“People could get the wrong impression that I was tripping all the time, but that’s really not accurate,” he says. “It was always a spiritual thing for me.” 

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Turning on and tuning in

Mackey counts on one hand the times he’s done psychedelics and recalls how each one was a revelation—starting when he dropped acid with friends at 19, as a student at Trinity University in San Antonio. “It knocked me off my life path” of becoming a doctor or a lawyer at the behest of his mom, he recalls. “I had an awakening to the fact that there’s a deeper spiritual reality…I started reading Eastern religions and Eastern thinkers.” He began studying philosophy at the University of Texas, “seeking the meaning of life.” 

Several years later, while high on MDMA (a.k.a. ecstasy or molly) at a New Age gathering in Austin, he recalls, “I realized—and I’ve never forgotten—that love is the most important thing in life. There’s just nothing that compares to it…And so that caused me to want to create a more loving culture and Whole Foods.” Next came devotion to the New Age bible A Course in Miracles, getting seriously into meditation, and, decades later, after reading Michael Pollan’s How to Change Your Mind, going on a guided MDMA-psilocybin trip to help Mackey through the transition of leaving Whole Foods.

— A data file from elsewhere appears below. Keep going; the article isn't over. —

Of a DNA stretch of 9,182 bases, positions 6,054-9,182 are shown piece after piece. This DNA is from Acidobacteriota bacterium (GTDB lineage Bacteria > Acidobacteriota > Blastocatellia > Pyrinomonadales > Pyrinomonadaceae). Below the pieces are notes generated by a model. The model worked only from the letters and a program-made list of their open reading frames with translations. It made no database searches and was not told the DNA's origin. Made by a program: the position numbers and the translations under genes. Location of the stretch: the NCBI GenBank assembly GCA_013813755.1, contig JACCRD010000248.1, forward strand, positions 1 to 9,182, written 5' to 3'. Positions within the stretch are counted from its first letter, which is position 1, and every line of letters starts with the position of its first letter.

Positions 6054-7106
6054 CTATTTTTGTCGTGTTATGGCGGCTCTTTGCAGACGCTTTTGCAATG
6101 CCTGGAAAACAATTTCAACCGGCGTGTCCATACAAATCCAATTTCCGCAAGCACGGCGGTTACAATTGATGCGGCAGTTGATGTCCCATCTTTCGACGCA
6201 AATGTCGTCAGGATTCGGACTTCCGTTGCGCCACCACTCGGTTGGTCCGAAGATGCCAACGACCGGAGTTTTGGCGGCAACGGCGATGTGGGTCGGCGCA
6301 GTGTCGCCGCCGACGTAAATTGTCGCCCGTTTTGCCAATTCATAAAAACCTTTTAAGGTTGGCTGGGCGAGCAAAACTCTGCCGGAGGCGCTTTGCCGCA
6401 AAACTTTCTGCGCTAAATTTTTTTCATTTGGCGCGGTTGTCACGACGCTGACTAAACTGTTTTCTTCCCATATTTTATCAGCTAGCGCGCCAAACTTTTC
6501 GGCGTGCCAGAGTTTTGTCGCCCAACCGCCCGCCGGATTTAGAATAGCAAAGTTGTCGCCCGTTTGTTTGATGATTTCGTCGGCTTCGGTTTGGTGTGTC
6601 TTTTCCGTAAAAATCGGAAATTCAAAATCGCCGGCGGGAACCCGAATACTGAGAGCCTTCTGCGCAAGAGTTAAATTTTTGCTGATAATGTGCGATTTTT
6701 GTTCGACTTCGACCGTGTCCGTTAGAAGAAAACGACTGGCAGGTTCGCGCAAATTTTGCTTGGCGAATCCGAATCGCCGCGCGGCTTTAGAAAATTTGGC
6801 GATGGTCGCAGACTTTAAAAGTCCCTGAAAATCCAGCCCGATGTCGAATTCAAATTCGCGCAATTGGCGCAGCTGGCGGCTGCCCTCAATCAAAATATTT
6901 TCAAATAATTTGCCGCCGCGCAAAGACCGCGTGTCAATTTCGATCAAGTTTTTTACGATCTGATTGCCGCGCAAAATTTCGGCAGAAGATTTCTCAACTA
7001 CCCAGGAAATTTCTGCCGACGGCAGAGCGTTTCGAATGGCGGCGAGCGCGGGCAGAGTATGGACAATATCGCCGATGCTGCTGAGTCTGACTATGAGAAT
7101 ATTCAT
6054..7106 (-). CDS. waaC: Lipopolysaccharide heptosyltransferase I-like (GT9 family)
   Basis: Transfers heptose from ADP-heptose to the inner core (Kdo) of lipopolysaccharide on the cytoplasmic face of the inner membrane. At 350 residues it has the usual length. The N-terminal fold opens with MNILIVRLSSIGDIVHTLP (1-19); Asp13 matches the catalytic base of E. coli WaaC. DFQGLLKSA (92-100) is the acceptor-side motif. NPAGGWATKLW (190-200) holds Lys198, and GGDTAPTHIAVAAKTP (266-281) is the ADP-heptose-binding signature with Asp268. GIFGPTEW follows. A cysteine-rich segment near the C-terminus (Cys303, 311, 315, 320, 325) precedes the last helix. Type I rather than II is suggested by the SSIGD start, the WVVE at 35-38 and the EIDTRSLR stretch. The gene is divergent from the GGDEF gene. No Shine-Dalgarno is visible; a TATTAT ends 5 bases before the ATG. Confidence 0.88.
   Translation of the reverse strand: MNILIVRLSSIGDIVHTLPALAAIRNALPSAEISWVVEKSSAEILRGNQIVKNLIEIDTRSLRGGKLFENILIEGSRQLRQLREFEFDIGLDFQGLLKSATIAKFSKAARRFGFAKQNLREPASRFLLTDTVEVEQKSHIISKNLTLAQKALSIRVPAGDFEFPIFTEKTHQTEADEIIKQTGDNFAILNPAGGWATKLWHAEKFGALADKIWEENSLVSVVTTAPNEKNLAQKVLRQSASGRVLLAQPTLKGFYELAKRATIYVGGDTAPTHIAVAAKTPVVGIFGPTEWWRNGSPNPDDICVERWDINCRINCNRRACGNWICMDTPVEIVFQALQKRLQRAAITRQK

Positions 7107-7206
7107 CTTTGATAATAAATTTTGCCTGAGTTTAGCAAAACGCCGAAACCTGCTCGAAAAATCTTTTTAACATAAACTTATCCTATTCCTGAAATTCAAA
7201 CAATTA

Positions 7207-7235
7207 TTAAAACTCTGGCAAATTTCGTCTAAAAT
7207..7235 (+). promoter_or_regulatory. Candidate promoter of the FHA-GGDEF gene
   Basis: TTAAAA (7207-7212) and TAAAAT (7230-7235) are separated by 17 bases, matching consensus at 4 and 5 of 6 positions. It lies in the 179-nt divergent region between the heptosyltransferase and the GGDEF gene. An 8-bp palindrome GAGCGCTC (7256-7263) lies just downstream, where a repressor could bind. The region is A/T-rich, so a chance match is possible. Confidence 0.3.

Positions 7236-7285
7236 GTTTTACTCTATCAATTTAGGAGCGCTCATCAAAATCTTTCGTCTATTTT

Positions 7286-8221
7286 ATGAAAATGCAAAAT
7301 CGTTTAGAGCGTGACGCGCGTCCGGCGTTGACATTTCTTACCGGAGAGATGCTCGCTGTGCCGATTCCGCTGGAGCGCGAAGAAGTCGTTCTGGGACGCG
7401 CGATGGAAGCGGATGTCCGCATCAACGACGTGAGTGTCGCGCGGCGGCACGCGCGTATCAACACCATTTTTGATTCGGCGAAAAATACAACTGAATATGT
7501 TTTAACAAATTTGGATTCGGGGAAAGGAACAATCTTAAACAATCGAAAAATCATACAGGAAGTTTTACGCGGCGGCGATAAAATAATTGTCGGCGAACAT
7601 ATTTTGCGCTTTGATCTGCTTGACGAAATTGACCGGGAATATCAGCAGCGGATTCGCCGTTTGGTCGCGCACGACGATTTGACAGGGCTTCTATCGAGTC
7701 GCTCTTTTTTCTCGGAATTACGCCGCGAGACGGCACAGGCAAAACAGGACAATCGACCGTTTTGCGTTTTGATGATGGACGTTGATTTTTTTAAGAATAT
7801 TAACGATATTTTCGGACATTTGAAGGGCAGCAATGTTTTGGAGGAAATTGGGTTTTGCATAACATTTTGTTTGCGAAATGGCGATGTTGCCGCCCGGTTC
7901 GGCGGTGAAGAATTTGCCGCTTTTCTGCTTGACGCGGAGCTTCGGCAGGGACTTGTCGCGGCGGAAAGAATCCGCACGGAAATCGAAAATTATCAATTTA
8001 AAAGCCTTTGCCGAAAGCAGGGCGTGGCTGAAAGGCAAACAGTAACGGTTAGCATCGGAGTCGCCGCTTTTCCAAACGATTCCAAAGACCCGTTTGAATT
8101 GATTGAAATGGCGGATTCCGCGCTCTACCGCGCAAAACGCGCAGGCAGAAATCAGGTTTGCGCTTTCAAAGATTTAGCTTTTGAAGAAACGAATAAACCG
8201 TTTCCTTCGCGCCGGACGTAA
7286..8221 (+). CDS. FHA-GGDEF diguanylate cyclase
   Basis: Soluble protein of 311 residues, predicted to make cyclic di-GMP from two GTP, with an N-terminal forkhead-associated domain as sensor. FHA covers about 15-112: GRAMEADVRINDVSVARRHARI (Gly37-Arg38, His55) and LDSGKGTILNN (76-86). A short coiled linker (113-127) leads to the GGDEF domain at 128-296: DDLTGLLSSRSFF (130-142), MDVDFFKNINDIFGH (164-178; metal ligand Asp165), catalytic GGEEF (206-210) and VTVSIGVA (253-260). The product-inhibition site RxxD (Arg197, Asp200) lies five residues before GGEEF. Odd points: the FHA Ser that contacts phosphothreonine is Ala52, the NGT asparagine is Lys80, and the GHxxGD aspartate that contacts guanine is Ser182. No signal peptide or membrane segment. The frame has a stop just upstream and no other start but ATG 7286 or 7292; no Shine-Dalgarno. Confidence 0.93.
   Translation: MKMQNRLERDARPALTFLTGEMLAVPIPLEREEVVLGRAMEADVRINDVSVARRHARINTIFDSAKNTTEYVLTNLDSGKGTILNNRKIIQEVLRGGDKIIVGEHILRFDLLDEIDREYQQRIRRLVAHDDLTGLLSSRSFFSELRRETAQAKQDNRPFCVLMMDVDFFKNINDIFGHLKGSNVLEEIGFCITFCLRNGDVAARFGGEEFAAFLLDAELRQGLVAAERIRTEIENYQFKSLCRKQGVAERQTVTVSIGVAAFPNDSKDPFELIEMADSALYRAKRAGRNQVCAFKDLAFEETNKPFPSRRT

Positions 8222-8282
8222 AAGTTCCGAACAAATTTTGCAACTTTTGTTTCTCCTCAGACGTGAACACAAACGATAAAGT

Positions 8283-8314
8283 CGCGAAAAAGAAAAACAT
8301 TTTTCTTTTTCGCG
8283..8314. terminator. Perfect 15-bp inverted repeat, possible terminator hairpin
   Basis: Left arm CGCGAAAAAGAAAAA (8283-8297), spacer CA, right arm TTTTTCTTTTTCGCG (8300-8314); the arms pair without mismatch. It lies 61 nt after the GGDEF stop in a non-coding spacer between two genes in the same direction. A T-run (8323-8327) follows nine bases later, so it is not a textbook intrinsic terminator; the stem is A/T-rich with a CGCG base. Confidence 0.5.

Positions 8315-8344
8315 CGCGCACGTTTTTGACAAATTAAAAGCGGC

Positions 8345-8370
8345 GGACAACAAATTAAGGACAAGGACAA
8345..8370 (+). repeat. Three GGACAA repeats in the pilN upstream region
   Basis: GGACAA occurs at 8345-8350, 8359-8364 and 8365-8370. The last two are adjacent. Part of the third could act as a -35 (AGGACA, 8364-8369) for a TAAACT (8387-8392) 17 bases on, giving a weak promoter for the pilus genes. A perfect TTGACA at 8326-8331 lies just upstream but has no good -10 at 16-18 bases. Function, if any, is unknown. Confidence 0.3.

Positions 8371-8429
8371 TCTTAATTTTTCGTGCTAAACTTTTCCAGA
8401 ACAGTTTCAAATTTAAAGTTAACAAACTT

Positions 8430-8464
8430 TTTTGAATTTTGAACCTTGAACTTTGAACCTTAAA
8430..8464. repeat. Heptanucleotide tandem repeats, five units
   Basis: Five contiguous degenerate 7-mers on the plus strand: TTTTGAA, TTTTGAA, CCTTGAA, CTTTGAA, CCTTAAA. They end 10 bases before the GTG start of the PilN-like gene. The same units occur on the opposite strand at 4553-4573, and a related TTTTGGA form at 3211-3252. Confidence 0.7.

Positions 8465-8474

“I got over some relationships that had been damaged that I was able to heal up. And it was a very, very smart thing to do,” he says. Mackey also became committed to breathwork, the yoga-rooted practice he had started exploring back in the 1980s, which has had a similarly deep impact on his psyche.